The testimony of John Masson discloses that, for the most part, he left the running of Blue Valley's business to Blue Valley. This is apparent from the transactions involving the cheese here in question. There is testimony that the price of the cheese was negotiated between Roy Mitchell and Steven Chisick. The billing for the cheese was to be done by Valley Lea pursuant to instructions from Blue Valley. Blue Valley instructed Valley Lea to make remittance for the first two loads of cheese to Masson Cheese Corp. These instructions were followed. As to the third load, Blue Valley instructed Valley Lea to apply the proceeds to discharge the prior debt. These instructions were also followed by Valley Lea.

While it is true that Valley Lea often had contact with John Masson, it is reasonable to infer from the evidence that this contact was because of his 25% ownership of Blue Valley and not as the majority shareholder of Masson Cheese Corp. This inference is further borne out by the fact that Valley Lea did not contact John Masson in regard to the third load of cheese after it was informed by Blue Valley that Masson had relinquished his stock ownership.

Masson Cheese Corp. asserts that Valley Lea had knowledge of its ownership interest by virtue of the remittance on the first two loads along with the listing of Masson Cheese Corp. as the shipper on the bill of lading for the third load. Masson Cheese Corp. overlooks the fact, however, that Valley Lea had in its files an invoice from Blue Valley to Masson Cheese Corp. for the first two loads which indicated that Blue Valley had indeed sold the cheese to Masson Cheese Corp. Such an invoice was not received *720 by Valley Lea for the third load. The invoices were consistent with the instructions by Blue Valley to remit the proceeds from the first two loads to Masson Cheese Corp. The absence of an invoice for the third load is consistent with Blue Valley's instructions to apply the proceeds for that load to reduce the indebtedness.

Masson Cheese Corp. correctly points out that according to the Uniform Commercial Code a bill of lading is a document of title and is a prima facie evidence of the genuineness of the facts stated in the document. See IC 1971, XX-X-X-XXX(15) and IC 1971, XX-X-X-XXX. The evidence is clear, however, that the bill of lading was prepared by Blue Valley and was never in Masson Cheese Corp.'s possession. The evidence is also clear that the cheese was manufactured in Nebraska by Blue Valley and shipped from Blue Valley's plant. Neither the cheese, nor the bill of lading, was ever in the possession of Masson Cheese Corp. In light of the evidence it cannot be said that Valley Lea knew or should have known by virtue of the documents that title had passed to Masson Cheese Corp.

Valley Lea is in a position similar to a buyer in the ordinary course of business. Blue Valley is in the position of a merchant who has been entrusted with goods in which it customarily deals. Valley Lea will not be held liable for dealing with Blue Valley as owner of the cheese when essentially, Masson Cheese Corp. put Blue Valley in the apparent position of owner.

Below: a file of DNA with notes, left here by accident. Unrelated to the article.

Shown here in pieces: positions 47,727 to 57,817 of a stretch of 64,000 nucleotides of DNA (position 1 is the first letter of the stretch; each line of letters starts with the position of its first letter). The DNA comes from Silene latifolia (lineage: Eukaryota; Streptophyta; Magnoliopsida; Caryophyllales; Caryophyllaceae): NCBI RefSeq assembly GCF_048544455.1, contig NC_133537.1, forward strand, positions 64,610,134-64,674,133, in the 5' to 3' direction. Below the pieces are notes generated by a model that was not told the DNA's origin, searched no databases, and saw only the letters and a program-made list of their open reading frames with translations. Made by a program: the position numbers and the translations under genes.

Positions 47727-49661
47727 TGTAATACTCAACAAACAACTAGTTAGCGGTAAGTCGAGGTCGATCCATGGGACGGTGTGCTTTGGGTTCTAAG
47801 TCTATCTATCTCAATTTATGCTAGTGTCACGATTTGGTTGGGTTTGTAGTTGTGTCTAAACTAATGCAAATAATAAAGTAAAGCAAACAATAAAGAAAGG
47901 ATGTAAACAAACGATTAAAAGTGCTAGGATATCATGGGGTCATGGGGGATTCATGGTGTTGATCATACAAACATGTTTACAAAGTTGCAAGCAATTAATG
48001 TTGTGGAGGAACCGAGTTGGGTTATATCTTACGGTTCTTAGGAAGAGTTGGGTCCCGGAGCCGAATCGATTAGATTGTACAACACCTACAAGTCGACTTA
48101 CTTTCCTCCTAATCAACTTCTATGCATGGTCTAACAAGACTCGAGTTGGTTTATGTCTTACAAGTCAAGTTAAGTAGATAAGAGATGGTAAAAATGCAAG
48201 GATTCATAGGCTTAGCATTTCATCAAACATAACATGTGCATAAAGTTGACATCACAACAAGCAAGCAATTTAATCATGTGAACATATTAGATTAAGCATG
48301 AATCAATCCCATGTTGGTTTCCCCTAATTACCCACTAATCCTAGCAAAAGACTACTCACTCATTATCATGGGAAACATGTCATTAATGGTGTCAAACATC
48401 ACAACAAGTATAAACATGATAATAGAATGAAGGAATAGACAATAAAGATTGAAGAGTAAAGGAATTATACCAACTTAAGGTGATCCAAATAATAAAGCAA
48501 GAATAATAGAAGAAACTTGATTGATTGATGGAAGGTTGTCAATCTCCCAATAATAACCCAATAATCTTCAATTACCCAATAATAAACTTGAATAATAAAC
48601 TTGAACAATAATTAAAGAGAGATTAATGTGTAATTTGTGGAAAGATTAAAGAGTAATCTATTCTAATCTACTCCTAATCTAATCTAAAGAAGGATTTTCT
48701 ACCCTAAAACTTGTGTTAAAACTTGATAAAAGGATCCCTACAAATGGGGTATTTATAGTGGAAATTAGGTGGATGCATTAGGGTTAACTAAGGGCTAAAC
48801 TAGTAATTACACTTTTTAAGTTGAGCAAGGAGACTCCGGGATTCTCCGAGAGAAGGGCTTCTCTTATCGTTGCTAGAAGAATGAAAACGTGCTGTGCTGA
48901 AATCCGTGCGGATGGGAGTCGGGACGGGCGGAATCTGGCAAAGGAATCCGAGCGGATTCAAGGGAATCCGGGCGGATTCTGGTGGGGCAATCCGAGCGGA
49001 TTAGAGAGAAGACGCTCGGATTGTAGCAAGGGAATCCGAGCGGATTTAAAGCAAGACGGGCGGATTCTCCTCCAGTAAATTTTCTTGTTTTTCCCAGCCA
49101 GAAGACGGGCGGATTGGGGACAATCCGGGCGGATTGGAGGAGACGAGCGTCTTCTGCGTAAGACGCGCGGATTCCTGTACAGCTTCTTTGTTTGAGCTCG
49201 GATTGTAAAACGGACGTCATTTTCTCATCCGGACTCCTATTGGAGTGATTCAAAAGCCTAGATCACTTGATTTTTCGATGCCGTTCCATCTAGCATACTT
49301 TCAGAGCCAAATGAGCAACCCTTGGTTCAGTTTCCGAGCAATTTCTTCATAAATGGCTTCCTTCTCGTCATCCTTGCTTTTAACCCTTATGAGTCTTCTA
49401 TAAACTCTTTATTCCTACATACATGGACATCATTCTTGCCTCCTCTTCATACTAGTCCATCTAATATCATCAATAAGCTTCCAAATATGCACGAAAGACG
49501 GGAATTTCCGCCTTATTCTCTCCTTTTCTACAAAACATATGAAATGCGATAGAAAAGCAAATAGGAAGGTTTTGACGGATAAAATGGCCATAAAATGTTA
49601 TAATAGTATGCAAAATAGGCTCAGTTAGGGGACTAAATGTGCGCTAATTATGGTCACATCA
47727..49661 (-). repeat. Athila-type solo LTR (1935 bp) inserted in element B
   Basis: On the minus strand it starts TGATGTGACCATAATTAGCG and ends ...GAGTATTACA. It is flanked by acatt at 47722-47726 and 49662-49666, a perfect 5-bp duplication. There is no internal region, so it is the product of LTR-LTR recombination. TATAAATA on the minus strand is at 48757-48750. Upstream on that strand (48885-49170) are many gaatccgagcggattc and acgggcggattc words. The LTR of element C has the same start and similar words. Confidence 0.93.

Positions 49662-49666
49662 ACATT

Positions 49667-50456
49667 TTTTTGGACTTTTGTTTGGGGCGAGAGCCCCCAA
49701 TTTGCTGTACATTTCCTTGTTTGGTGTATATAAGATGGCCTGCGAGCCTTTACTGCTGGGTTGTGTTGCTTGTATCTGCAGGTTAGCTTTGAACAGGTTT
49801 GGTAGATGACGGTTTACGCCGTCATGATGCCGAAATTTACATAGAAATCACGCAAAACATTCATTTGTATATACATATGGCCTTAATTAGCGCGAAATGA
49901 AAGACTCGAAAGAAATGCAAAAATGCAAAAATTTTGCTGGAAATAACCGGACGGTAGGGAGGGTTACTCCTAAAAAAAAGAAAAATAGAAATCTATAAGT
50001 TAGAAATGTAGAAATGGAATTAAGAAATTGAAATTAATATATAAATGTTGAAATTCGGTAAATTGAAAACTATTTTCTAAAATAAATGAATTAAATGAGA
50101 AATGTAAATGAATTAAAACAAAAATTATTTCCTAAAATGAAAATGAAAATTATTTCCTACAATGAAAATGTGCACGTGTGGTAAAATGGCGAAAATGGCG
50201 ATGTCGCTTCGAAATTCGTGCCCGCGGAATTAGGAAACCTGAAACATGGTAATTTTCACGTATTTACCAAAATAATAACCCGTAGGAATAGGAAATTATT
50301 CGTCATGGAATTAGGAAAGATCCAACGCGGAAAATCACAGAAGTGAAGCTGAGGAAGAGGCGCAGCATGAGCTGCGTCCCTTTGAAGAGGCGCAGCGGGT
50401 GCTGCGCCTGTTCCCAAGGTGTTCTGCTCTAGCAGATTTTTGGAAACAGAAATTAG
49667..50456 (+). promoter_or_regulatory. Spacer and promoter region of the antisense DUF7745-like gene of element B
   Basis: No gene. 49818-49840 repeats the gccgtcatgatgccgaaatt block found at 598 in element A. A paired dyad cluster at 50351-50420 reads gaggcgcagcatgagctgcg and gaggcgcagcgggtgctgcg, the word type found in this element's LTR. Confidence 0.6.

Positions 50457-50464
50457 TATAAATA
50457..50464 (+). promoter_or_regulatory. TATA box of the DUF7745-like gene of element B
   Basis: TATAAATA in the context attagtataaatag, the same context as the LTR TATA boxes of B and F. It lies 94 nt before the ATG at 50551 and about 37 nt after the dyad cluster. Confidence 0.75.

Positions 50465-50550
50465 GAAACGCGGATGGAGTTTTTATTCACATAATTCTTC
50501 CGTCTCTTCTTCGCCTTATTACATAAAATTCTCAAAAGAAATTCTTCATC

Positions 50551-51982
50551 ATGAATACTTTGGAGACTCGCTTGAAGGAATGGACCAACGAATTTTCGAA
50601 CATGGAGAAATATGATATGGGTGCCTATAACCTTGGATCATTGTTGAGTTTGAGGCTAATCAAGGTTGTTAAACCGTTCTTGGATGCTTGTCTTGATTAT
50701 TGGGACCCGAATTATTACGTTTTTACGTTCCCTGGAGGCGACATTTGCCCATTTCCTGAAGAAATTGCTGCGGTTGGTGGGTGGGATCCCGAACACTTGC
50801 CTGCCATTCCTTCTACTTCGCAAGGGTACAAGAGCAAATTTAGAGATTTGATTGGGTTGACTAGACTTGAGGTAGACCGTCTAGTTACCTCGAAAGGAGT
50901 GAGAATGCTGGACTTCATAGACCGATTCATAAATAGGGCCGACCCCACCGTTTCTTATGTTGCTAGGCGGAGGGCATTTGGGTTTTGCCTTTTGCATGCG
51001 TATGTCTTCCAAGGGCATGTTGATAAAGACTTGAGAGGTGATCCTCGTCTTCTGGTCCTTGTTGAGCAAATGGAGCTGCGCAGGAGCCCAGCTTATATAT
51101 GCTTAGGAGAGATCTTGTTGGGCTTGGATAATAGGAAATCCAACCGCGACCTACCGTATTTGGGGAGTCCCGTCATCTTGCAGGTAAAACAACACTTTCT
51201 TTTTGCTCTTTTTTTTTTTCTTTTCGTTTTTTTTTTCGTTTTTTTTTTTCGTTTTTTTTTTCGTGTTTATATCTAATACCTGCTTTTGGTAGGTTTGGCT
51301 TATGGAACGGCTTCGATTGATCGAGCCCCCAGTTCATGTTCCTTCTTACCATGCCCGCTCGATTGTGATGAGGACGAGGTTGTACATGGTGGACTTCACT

Masson Cheese Corp. also advances the argument that by accepting the cheese and selling it, Valley Lea entered into a contract with Masson Cheese Corp. for the sale of the cheese. The record is clear, however, that Valley Lea is a marketing agent and never buys cheese. Furthermore, since Valley Lea neither knew, nor should have known that title to the cheese had passed to Masson Cheese Corp., there could not possibly have been a sale between these parties.

Accordingly, the judgment of the trial court is affirmed.


GARRARD, P.J., concurs.

STATON, J., concurs with opinion.

STATON, Judge, concurring.

Despite the tenacity with which Masson argues the question of title,[1] I am persuaded that this transaction lies within the purview of Article 9 of the Uniform Commercial Code.

Without a doubt, Masson agreed to advance funds to Blue Valley in return for the production of cheese. As noted by the majority, there was an understanding between the two parties that, in accordance with the agreement, Masson would purchase the entire product of Blue Valley. Unfortunately, there was no written contract to this effect. More importantly, there was no security interest created by Masson to protect its interest in the cheese produced by Blue Valley.

If a security interest had been obtained, Masson would have been required to perfect it. IC 1971, XX-X-X-XXX(1)(e). The transaction in question was not an isolated assignment of proceeds from the cheese, but rather an attempted assignment of all of the cheese produced by Blue Valley in return for money advanced by Masson. Even if Masson had succeeded in creating an unperfected security interest in the cheese produced, it would have been subordinated to the rights of Valley Lea. IC 1971, XX-X-X-XXX(1).

In essence, Valley Lea is a stranger to the agreement between Masson and Blue Valley. It should not be held to answer for Masson's failure to create a security interest in the third shipment of cheese.

I concur.


[1] See IC 1971, XX-X-X-XXX.